An AngularJS app is technically a normal website which uses a lot of AJAX calls. This means that the app contains following elements:

  • index.html (the main entry point)
  • Views/Partials
  • Javascripts
  • Stylesheets
  • Media-Assets

There are different caching headers as described here. As long as the author of an app doesn’t intervene, all files are cached, which means that it’s hardly predictable when the browser ever tries to load the different assets from the server again.

Last-Modified is a “weak” caching header in that the browser applies a heuristic to determine whether to fetch the item from cache or not. (The heuristics are different among different browsers.)

This caching behaviour is good because the application should of course be of good performance. Loading big files from the cache is certainly faster then downloading them from a remote server – but when the application gets updated different caching problems might occur and for these problems some special handling is required.

Many people around are using Yeoman as a scaffolding application. The awesome AngularJS generator in Yeoman is generating a Gruntfile which compiles the AngularJS application. Folks coming from C/C++ could wonder what compiling means in this context. Here it just means preparing the different assets to be hosted on a production server. Normally this includes dealing with a couple of caching issues. Yeoman uglifies and minifies the javascripts, stylesheets, images and html files. During this process all javascripts, stylesheets and images get a hash-based new unique name. This is the first trick to prevent caching by a web cache like the browser. Keep in mind: Cached ressources are adressed by absolute URLs.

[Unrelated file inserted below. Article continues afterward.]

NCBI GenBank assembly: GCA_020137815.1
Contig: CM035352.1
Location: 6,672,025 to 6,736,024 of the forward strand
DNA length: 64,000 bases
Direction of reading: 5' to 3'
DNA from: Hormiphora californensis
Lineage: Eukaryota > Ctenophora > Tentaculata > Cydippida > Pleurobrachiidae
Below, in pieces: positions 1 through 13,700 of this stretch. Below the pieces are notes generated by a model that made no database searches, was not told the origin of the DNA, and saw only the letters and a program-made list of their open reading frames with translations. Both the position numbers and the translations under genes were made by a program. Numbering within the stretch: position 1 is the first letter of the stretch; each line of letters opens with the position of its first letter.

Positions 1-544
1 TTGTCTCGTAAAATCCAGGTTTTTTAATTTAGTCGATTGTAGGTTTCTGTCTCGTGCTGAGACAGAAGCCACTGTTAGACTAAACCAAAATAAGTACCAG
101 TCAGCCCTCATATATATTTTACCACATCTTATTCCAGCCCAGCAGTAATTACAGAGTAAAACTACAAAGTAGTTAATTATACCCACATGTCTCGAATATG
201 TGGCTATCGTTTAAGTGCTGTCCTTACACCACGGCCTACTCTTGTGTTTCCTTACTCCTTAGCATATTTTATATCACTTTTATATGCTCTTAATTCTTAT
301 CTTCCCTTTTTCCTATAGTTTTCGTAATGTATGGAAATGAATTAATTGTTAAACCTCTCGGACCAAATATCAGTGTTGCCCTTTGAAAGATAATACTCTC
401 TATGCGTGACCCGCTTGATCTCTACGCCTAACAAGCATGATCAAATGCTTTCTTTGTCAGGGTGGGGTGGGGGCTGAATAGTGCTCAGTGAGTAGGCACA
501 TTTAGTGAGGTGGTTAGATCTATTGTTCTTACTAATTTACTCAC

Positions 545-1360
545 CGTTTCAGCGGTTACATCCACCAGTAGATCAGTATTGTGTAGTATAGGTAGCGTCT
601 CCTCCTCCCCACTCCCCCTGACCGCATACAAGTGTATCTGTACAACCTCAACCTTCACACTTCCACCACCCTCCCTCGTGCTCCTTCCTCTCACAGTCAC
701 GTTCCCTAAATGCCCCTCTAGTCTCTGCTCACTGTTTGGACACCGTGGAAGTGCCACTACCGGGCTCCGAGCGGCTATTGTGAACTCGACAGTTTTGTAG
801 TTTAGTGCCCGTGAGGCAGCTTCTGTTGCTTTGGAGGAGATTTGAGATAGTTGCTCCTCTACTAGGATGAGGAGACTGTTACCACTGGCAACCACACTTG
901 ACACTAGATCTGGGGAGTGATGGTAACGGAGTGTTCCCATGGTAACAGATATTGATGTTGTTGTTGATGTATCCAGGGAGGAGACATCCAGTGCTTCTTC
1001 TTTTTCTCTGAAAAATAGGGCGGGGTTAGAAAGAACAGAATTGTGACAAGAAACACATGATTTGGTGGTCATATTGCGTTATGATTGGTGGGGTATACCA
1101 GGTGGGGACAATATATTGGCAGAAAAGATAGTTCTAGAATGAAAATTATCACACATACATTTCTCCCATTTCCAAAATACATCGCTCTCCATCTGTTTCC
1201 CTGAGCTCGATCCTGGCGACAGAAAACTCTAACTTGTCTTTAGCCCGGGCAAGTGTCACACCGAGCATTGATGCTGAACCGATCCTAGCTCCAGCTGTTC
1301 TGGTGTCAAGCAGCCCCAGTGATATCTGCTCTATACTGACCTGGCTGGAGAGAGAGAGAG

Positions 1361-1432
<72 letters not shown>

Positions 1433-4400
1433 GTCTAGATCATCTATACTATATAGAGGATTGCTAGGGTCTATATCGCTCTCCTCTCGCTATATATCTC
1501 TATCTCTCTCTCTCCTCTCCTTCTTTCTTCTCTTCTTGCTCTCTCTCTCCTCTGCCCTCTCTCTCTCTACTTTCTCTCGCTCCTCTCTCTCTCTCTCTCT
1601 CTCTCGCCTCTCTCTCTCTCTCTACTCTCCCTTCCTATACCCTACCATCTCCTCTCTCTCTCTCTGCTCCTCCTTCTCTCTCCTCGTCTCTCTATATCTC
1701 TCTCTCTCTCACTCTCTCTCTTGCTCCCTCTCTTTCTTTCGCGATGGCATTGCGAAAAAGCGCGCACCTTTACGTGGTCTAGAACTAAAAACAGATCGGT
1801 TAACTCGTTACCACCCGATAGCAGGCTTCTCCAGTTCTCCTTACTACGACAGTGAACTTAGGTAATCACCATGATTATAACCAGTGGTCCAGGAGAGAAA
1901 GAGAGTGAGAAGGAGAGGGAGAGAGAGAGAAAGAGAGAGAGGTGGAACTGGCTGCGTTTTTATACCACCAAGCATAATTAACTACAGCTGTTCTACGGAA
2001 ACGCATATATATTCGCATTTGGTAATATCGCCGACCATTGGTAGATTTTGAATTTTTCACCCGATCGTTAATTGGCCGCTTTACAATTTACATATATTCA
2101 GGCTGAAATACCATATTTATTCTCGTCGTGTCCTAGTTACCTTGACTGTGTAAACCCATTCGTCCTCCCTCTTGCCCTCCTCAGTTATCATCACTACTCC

So back to the list above, the caching behaviour of the following three elements are solved:

  • Javascripts
  • Stylesheets
  • Media-Assets

Pretty cool 😉 but how to handle the rest?

The index.html should never be cached in an AngularJS application because this file contains all references to stylesheets and javascripts. Would a web cache, like the browser, cache this file, it would become very difficult to update a published app. In Azure Websites e.g., the preconfigured IIS takes care of this via correct Cache Headers. This ensures that the AngularJS application can be updated at any time.

Last but not least, on the list above the Views/Partials in AngularJS are left. These are HTML files, which are loaded via Ajax calls when they are needed. The next part of this article series will describe how to handle them by using caching as much as possible but preventing it in different cases. So stay tuned…